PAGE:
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State lobbyists often file questionable reports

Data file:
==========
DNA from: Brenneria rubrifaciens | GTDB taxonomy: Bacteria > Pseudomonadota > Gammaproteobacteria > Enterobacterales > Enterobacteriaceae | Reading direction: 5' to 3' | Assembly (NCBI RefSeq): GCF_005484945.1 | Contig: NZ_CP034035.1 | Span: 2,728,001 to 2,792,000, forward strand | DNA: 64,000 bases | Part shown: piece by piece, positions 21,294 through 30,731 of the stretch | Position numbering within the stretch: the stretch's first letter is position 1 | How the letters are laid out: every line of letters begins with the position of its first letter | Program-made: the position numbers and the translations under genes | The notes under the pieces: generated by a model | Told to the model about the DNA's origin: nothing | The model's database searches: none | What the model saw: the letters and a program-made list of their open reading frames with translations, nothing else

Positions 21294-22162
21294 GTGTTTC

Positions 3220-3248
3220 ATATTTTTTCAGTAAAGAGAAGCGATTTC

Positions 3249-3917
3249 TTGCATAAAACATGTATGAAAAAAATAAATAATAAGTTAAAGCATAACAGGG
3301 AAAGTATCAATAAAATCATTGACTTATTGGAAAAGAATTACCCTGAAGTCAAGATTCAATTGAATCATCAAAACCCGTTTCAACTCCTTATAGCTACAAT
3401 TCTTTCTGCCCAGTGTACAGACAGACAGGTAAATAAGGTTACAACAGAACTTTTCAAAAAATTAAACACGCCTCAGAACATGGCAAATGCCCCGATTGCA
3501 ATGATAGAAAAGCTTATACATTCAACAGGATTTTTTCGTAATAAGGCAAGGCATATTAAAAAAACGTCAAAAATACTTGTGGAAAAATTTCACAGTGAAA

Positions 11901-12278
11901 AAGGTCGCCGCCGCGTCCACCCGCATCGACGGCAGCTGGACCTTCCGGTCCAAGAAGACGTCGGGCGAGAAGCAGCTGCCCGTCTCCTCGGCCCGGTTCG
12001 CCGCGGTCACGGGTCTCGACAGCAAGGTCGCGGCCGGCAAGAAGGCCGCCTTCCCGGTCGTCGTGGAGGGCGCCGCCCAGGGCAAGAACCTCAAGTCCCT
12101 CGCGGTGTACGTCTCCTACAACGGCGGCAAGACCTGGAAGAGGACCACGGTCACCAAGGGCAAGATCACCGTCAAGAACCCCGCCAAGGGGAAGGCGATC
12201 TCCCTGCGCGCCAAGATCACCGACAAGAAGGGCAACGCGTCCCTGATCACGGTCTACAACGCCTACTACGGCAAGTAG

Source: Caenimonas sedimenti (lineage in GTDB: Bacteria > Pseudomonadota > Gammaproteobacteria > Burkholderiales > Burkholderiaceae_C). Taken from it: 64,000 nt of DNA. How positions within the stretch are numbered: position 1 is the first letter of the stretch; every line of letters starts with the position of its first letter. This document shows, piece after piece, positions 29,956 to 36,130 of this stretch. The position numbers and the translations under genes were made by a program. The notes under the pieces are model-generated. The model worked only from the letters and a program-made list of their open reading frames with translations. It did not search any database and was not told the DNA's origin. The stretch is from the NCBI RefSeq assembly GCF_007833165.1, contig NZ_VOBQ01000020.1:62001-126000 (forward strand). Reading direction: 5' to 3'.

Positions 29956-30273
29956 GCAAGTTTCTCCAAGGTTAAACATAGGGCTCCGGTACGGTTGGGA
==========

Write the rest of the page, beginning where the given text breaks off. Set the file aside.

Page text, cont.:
first_imgOLYMPIA — At the end of February, the restaurant Anthony’s Homeport on the Olympia waterfront saw a table for five that racked up a total bill of $343.88. If the tab had been split evenly, Democratic Sen. Steve Hobbs and Democratic Rep. Dean Takko each would have had a dinner portion exceeding $67, an amount that would have forced an extra layer of reporting. But when Boeing lobbyist Susan Champlain reported the expenditure on her disclosure filing, she wrote that the lawmaker portions of the bill were just over $45 apiece — a little under the $50 reporting threshold. Champlain listed herself and another Boeing lobbyist as having a total portion of $207.84. A Boeing spokeswoman said in a statement that the company’s representatives arrived at the restaurant earlier than the elected officials, ordered beverages and appetizers while waiting, and covered the tip and taxes at the end of the meal.“The amounts listed for each legislator accurately reflect the cost of legislator meals alone as neither official consumed pre-dinner food and beverages,” said Boeing spokeswoman Sue Bradley.That filing is just one of many peculiar reports that appear to have become commonplace among Washington state lobbyists, who face almost no scrutiny for the bewildering records they file with the state’s Public Disclosure Commission.last_img

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